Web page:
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The Hamilton Spectator - Gary Smith

06/05/2017

“From the moment the Technicolor magic of lighting designer Michael Walton’s neon heaven of New York’s Times Square sends megawatt sizzles of rainbow lights across Broadway and 42nd Street, you know you aren’t in Stratford anymore. You’re in Oz, of course, by way of the naughty 1940s and those nifty 1950s.

Designer Michael Gianfrancesco has created a landscape of old post cards. They’re all here — Broadway girlie shows, dance hall tango parlours and all-night automats, where Broadway low-lifes, hot-to-trot chorus girls and checked-suit gamblers prowled a terrain that could only exist in the glorious fantasies of writer Damon Runyon.”

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The Globe and Mail - J. Kelly Nestruck

06/02/2017

“Buliung and Gordon have that chemistry that Sky talks about right off the bat – and deliver a truly swooning romance in short order, making their inner struggles to get past their own ideas of themselves seem the biggest obstacle to a more permanent pairing.

He’s the most believable Sky I’ve ever seen – a recognizable portrait of the aging bachelor, rather the phony player of pop culture. She, meanwhile, is an utter delight in a role that seemed tailored to both her vulnerability-filled vibrato and swell comedic chops. Gordon amusingly plays with clichés of primness and is gung-ho in her physical comedy (especially in the tipsy tussle she gets into in Havana, one of several gloriously choreographed scenes that seems to swarm the stage like a flash mob).”

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Broadway World - Lauren Gienow

05/31/2017

“Blythe Wilson is a revelation as Miss Adelaide. From the start of every number that she is in, she has the audience in the palm of her hand-to the point where she somehow had someone in the audience sneezing during Adelaide’s Lament (in which Adelaide believes her own sniffles are the result of her current relationship status). Some might call this a coincidence, but Ms. Wilson’s performance is so magical that it is honestly rather fitting that she have such an effect. “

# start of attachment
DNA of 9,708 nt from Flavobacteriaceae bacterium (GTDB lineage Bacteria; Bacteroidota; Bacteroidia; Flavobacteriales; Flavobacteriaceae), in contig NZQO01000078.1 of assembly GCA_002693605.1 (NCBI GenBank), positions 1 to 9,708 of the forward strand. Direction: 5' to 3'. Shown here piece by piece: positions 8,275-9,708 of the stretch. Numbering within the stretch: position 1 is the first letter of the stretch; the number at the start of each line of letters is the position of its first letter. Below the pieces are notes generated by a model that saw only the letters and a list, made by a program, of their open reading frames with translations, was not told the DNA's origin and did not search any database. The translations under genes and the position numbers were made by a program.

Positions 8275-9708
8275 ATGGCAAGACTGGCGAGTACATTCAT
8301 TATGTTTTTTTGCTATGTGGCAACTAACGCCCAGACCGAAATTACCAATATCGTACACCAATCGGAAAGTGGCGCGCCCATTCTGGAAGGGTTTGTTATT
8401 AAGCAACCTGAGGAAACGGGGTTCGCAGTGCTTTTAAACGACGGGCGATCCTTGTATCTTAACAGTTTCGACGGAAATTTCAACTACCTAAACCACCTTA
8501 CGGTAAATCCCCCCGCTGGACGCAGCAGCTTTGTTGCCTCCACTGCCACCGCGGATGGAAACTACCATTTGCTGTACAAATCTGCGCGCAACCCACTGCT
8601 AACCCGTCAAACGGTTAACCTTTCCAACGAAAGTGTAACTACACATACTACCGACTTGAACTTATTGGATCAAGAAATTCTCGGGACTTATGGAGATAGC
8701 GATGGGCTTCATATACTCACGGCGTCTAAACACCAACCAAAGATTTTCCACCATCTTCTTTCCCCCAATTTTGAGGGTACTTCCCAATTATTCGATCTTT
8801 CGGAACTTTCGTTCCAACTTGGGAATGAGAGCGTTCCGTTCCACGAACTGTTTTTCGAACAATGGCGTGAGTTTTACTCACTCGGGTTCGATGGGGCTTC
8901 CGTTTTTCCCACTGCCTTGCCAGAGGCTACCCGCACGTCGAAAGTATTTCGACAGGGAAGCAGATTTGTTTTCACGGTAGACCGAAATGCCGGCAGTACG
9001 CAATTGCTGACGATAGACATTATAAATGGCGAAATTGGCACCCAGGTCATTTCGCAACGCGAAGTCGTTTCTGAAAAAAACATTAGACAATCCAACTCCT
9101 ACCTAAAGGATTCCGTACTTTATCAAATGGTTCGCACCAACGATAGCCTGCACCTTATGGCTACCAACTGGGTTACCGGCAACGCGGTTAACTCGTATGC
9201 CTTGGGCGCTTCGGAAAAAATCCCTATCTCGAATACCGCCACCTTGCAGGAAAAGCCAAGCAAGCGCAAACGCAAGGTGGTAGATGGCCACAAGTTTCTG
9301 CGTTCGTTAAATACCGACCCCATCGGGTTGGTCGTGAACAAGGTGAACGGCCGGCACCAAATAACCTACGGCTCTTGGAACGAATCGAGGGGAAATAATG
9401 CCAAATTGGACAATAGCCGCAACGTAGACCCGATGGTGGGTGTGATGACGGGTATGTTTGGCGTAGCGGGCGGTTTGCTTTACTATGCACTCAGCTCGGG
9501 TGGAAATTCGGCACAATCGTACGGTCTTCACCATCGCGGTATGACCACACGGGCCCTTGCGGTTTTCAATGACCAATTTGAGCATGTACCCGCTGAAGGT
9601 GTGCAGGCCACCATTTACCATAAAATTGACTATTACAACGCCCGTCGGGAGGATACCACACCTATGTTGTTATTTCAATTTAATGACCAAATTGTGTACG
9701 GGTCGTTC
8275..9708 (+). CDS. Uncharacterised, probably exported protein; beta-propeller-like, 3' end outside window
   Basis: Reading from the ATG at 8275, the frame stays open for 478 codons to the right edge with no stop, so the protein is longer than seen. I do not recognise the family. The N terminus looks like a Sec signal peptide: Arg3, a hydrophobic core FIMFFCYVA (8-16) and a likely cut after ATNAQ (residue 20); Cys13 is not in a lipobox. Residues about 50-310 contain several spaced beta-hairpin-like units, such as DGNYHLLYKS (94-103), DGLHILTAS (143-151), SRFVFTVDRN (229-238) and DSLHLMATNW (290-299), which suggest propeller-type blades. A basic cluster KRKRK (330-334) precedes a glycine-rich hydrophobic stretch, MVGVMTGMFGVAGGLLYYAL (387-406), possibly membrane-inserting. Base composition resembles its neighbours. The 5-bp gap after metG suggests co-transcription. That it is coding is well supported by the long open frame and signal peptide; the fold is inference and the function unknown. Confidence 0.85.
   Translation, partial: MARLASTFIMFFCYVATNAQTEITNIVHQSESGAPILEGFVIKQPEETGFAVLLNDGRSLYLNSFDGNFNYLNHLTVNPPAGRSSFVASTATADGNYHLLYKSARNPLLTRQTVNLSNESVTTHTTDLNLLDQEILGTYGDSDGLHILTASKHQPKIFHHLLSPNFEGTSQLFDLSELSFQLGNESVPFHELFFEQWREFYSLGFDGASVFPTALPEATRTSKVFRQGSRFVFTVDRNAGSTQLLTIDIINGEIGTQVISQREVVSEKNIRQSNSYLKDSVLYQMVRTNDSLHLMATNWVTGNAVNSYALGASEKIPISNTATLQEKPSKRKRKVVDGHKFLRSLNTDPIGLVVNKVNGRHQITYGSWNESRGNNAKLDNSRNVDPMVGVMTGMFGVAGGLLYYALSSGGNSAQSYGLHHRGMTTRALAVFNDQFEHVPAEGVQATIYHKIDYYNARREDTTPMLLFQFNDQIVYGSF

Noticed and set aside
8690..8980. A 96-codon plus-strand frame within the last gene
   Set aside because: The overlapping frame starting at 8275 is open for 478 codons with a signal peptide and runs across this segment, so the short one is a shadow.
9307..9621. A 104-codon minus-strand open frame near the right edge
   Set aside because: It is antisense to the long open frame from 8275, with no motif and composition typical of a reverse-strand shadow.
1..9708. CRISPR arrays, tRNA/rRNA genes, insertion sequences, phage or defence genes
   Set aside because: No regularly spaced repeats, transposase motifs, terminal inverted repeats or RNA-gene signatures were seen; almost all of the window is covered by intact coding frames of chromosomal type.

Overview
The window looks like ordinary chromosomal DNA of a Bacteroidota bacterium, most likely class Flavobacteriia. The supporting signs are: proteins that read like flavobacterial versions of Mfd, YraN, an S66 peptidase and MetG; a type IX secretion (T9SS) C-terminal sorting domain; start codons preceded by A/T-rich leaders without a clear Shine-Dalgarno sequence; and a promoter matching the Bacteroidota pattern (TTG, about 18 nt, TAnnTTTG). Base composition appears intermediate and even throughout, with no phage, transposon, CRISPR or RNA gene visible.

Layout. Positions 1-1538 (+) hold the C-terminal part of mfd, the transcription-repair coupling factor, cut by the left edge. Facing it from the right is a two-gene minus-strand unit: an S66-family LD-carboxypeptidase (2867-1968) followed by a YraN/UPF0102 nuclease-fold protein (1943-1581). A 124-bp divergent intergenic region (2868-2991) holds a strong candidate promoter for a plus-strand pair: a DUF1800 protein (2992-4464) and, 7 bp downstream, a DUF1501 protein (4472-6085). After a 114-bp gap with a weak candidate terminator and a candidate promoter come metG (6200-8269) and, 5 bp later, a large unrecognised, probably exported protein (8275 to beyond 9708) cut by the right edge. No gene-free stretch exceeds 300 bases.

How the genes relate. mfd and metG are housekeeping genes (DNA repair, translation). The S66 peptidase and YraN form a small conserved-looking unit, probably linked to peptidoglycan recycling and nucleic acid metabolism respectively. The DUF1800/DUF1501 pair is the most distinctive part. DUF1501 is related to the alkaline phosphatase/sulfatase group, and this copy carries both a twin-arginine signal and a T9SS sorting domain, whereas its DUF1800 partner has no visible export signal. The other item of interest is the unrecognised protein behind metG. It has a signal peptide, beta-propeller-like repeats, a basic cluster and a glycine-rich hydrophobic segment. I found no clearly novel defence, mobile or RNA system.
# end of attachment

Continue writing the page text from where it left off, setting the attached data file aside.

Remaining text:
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James Wegg Review - James Wegg

06/01/2017

“As the Festival’s in-house musical maker, Donna Feore moves from strength to strength (first reviewed in these pages with the 2007 production of “Oklahoma!”. With this offering, she can certainly lay claim to being one of the finest choreographers for this type of show in Canada, if not the planet.

..get ye to Stratford and savour the electricity of unbridled enthusiasm mixed with great skill before the final curtain.”

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The Toronto Star - Carly Maga

05/31/2017

“Blythe Wilson is a highlight as Miss Adelaide, a cabaret performer and long-time fiancée of crap-game runner Nathan Detroit (Sean Arbuckle, whose only fault is a disobedient New York accent).

Wilson is at once light and airy, shrieking in delight, but also sombre, thoughtful, and a career woman — her acts at the Hot Box are sexy and flirty, but are received with cheers and without jeers from her male audience members.”

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Robyn's Reviews - Robyn Godfrey

05/31/2017

“Evan Buling and Alexis Gordon as Sky Masterson and Salvation Army Sergeant Sarah Brown create the most chemistry seen between an onstage couple in Stratford for years.

And while Ms. Gordon is known for her musical prowess she demonstrated a range yet unseen here, from operatic to sultry, and was yet vocally matched by Buling, best known on our stages as an actor first.

Ms. Feore’s use of classically trained actors in musical leads is well known and she proves once again it is a smart choice – Mr. Buling and Ms. Gordon’s pairing was surprising but pays out in spades.”